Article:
Gretchen Carlson is as composed as you would expect a former news anchor to be, remembering the day just over five years ago when she became the news.
“I had been at Fox [News] 11 years. It was my dream job. I do not think any woman or man ever expects to find a toxic workplace situation. But that is what ended up happening to me”.
Mrs Carlson shocked the world when she filed a lawsuit against Fox News chairman, Roger Ailes, on July 16, 2016, alleging she had been fired for refusing his sexual advances.
According to Mrs Carlson’s complaint, Mr Ailes had told her: “I think you and I should have had a sexual relationship a long time ago. You’d be good and better, and I’d be good and better”.
Mr Ailes denied this exchange ever happened. But when more than a dozen other women came forward with similar complaints, he was forced to leave the network, and Mrs Carlson was awarded what was reported to be $20m (£14.65m) in compensation.
Could technology help to provide an answer here?
Two companies have created mobile phone apps aimed at supporting employees who wish to report workplace misconduct.
Vault is one of these, an app that allows workers to report unwanted advances in real time. A setting also crucially reveals to users whether there are others suffering at the hands of a specific colleague.
“Reporters don’t see how many other complaints there are, but they do have the power to say, I will only report this if there are others suffering similar things,” says Vault’s founder Neta Meidav, whose own experiences of harassment in her 20s inspired her to create the technology.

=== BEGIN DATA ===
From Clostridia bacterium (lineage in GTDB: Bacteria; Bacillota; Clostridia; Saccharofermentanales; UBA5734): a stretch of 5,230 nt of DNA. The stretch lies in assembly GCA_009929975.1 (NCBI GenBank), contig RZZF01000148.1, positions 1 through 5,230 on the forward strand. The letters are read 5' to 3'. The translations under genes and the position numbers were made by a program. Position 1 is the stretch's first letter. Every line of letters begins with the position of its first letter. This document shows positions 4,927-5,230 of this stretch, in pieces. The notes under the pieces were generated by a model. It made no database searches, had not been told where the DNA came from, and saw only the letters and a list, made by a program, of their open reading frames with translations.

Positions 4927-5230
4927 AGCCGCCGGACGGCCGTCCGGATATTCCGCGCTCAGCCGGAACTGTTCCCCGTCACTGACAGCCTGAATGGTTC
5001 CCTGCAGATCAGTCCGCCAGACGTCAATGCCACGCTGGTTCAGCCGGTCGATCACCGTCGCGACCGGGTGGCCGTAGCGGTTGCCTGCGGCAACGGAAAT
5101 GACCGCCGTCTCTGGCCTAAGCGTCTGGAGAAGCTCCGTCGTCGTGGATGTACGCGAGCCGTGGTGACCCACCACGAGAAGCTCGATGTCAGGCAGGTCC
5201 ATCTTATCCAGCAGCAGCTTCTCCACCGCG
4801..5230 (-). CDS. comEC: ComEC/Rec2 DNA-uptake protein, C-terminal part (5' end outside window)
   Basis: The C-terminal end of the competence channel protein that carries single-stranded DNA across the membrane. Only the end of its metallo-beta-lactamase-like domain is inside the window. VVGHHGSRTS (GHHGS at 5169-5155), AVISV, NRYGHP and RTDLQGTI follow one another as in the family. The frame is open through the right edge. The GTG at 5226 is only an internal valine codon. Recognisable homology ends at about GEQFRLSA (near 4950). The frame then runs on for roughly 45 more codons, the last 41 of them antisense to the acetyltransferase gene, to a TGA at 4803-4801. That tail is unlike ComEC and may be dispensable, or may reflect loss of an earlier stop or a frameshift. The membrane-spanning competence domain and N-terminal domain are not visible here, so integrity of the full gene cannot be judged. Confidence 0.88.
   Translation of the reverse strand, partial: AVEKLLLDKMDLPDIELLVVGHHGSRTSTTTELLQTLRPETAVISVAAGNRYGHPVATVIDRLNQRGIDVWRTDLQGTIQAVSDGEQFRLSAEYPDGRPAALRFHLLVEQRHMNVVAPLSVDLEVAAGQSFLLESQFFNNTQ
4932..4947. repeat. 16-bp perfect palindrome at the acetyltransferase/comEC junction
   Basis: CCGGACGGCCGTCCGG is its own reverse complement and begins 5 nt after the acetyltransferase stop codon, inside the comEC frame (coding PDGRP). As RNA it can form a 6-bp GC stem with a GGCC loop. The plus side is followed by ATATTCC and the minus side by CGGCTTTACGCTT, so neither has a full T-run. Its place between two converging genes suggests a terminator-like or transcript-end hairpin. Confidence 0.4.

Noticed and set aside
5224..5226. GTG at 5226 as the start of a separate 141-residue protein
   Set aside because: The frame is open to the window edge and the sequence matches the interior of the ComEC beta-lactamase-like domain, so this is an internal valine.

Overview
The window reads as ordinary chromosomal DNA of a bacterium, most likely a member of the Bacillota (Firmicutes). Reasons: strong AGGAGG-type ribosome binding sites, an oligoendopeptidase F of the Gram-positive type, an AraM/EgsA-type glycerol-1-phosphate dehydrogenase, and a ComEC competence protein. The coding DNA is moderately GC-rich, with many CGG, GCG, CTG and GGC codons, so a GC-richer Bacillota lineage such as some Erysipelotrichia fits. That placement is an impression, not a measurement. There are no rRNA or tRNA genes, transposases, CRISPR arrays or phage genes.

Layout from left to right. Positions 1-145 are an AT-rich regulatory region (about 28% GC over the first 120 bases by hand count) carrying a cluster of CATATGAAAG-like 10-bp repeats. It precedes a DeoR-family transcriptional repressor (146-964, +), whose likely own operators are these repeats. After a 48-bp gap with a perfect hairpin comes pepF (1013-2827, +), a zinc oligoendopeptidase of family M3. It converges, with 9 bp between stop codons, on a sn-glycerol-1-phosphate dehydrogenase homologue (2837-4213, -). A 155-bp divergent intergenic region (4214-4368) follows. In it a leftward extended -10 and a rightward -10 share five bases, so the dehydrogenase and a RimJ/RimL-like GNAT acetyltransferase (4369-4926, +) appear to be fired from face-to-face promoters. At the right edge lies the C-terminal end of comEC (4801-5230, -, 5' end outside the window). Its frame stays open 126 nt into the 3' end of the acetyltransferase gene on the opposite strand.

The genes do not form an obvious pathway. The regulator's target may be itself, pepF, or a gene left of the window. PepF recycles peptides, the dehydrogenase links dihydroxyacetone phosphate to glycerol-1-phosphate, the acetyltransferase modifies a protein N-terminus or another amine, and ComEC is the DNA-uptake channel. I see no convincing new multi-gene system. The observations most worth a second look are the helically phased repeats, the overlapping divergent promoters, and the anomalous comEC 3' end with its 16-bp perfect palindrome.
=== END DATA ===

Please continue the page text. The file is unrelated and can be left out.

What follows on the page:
“I definitely would have reported if I had known I was not the only one. It would have changed everything for me,” she says. “It is not just the solidarity it provides. It is also the credibility that comes with it, knowing I will be believed.”
If people wish to remain anonymous, victims can still submit documentary or other evidence to company management via the app.
“What we are aiming to do is to see that things are resolved before they become the next lawsuit.”
Ms Meidav says that dozens of companies have taken up the technology, which targets all types of corporate misconduct, and the response has been positive, reinforcing workers’ trust and pride in their employers.
“I can reassure companies that this has not caused an avalanche of complaints. No one has been overthrown from their chair. Usually it has helped sift through minor problems and complaints and stopped them getting out of hand.”
I can’t speak for every single organisation and how their HR departments work but from the stories I’ve heard from Black colleagues, there’s a common ignorance to claims of discrimination. Without systematic change (and by that, I mean dismantling rather than reform), apps add another layer to fundamentally broken processes and are the second scapegoats—behind the victims of course—when they don’t achieve the desired effect. But how could they? The biases remain and the apps have no way of fixing those.
That’s not to say apps like Vault are useless. They have a purpose and have helped victims speak up, collectively and anonymously, and that is a positive. But to suggest they can progress a social movement on a significant and/or fundamental level is naïve at best and harmful at worst.
Also, the point about this technology not causing “an avalanche of complaints” or “overthrowing people from their chairs” is a concern. If someone requires an app to anonymously report harassment, is that not severe enough to warrant dismissal as a potential outcome? Why would an organisation need an app for “minor problems and complaints”. That’s what HR and related departments are for!
We can’t app our way out of sexism, sexual harassment, racism, and all the intersections of discrimination in the workplace. Apps won’t ‘move the #MeToo movement’—dismantling the oppressive foundations of our systems and routines will.